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Cliff Notes: Marking Time

Key insights from the week that was.

Beginning in Australia, the RBA March Minutes revealed important developments in the considerations for, and operational framework around, monetary policy. On the former, it appears the RBA Board did not discuss the case for a rate hike in March, focusing solely on the case to remain on hold. That is a departure from this cycle’s common practice of considering multiple policy options at each meeting. The change in rhetoric was relatively marginal, however. The Board continues to recognise that, amid the currently restrictive policy environment, inflation is decelerating as demand and supply come into balance; that said, the Board needs more confidence in inflation’s sustainable return to target before debating the timing and scale of policy easing. We remain of the view that the Board will have this confidence by September, allowing the RBA to embark on a measured rate cutting cycle, 25bps per quarter to 3.10% in Q3 2025.

This week, Chief Economist Luci Ellis also discussed the RBA’s change to operational arrangements for monetary policy. The Board have decided to implement a regime of ‘ample reserves’ as the means of controlling the cash rate, similar to what is currently used by the Bank of England and ECB. This regime should still provide protection against the risk of sudden declines in exchange settlement balances compared to the pre-pandemic ‘scarce reserves’ regime; but, in the context of already-declining liquidity – as unconventional monetary policies are unwound – a regime of ‘ample reserves’ implies lower risks of market distortions than the pandemic-era ‘excess reserves’ regime. Overall, these changes are purely operational and have no implications for the stance of monetary policy.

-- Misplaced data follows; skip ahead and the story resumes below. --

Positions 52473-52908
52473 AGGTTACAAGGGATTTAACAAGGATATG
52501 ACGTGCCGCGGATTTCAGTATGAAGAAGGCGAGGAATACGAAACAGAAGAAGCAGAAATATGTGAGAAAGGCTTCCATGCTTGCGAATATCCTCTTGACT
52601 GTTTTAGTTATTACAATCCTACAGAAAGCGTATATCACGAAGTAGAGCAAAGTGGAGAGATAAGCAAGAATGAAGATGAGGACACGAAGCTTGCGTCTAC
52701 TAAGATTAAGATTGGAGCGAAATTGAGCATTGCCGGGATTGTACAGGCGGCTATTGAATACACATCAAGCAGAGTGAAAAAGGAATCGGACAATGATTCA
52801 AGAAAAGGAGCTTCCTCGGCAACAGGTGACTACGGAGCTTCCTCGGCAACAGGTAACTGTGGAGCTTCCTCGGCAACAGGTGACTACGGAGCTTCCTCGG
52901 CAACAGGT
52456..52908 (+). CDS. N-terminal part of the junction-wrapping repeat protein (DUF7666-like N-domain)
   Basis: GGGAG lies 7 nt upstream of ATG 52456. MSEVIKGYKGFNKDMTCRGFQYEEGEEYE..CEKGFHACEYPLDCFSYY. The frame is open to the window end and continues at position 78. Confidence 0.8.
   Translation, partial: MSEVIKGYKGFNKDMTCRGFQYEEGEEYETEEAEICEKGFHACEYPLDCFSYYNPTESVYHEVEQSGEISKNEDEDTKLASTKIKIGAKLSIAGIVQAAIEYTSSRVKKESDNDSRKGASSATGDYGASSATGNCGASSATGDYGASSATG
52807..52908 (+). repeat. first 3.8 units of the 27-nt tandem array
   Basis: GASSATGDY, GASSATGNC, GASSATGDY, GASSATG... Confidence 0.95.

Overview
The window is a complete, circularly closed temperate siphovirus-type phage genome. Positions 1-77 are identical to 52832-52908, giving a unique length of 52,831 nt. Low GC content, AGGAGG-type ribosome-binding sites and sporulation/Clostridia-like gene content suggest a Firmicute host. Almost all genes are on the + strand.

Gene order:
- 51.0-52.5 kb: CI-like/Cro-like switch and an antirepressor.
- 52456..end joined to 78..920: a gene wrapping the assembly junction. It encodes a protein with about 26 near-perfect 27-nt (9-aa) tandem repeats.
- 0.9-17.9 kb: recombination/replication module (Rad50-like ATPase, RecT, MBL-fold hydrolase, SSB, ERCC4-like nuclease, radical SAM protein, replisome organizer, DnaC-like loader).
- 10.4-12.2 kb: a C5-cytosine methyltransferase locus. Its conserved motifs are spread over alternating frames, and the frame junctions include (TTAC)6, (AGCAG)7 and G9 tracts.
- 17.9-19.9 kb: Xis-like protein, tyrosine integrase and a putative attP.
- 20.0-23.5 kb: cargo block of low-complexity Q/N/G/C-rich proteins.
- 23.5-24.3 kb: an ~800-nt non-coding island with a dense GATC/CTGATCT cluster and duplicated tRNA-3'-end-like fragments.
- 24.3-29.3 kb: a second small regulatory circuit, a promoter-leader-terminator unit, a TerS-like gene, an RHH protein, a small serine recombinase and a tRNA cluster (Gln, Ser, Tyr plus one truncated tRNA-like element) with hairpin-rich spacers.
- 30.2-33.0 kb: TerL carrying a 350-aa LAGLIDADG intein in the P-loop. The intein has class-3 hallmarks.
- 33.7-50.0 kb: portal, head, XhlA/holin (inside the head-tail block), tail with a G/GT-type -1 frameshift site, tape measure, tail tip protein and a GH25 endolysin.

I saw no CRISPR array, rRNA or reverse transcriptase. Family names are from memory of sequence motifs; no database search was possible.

This week’s updates on housing were a little murkier than usual. Headline (non-seasonally adjusted) figures from CoreLogic’s home value index suggest that house price momentum has improved since the turn of the year (0.2% in Dec to 0.6% in Mar). However, on our figuring, momentum in seasonally adjusted terms imply the opposite, with gains decelerating over recent months (0.5% in Dec to 0.3% in Mar). At the same time, the total volume of dwelling approvals look to be cycling lower still in 2024 (–5.8%yr) after spending much of 2023 near pandemic-era lows. While seasonal issues across both sets of data are making it more difficult to judge the underlying trend, it remains clear that Australia’s residential construction pipeline has shrunk significantly and, consequently, that tight housing supply will remain an underlying support for prices into the medium-term.

In the US meanwhile, the ISM manufacturing index rose 2.5pts while the non-manufacturing index fell 1.2pts. Both remain below their long-run averages. The sub-indices suggest conditions will shortly warrant policy easing. Both price sub-indices are now below long-run averages – periods over which inflation was low and stable. Although the employment sub-indices firmed in March, they remain at levels consistent with aggregate job loss. Regional indicators of employment and investment also suggest businesses are increasingly becoming cautious on the outlook. Note the March employment situation report is due tonight and the March CPI will follow next week.

Over in Europe, inflation eased to 2.4%yr in March, undershooting expectations of both the European Central Bank and market participants. However, services inflation remained sticky at 4.0%yr and now accounts for around 70% of total inflation. As goods inflation bottoms out, services inflation will have to soften to keep aggregate inflation near the 2.0%yr target.

Westpac Banking Corporation
Westpac Banking Corporationhttps://www.westpac.com.au/
Past performance is not a reliable indicator of future performance. The forecasts given above are predictive in character. Whilst every effort has been taken to ensure that the assumptions on which the forecasts are based are reasonable, the forecasts may be affected by incorrect assumptions or by known or unknown risks and uncertainties. The results ultimately achieved may differ substantially from these forecasts.

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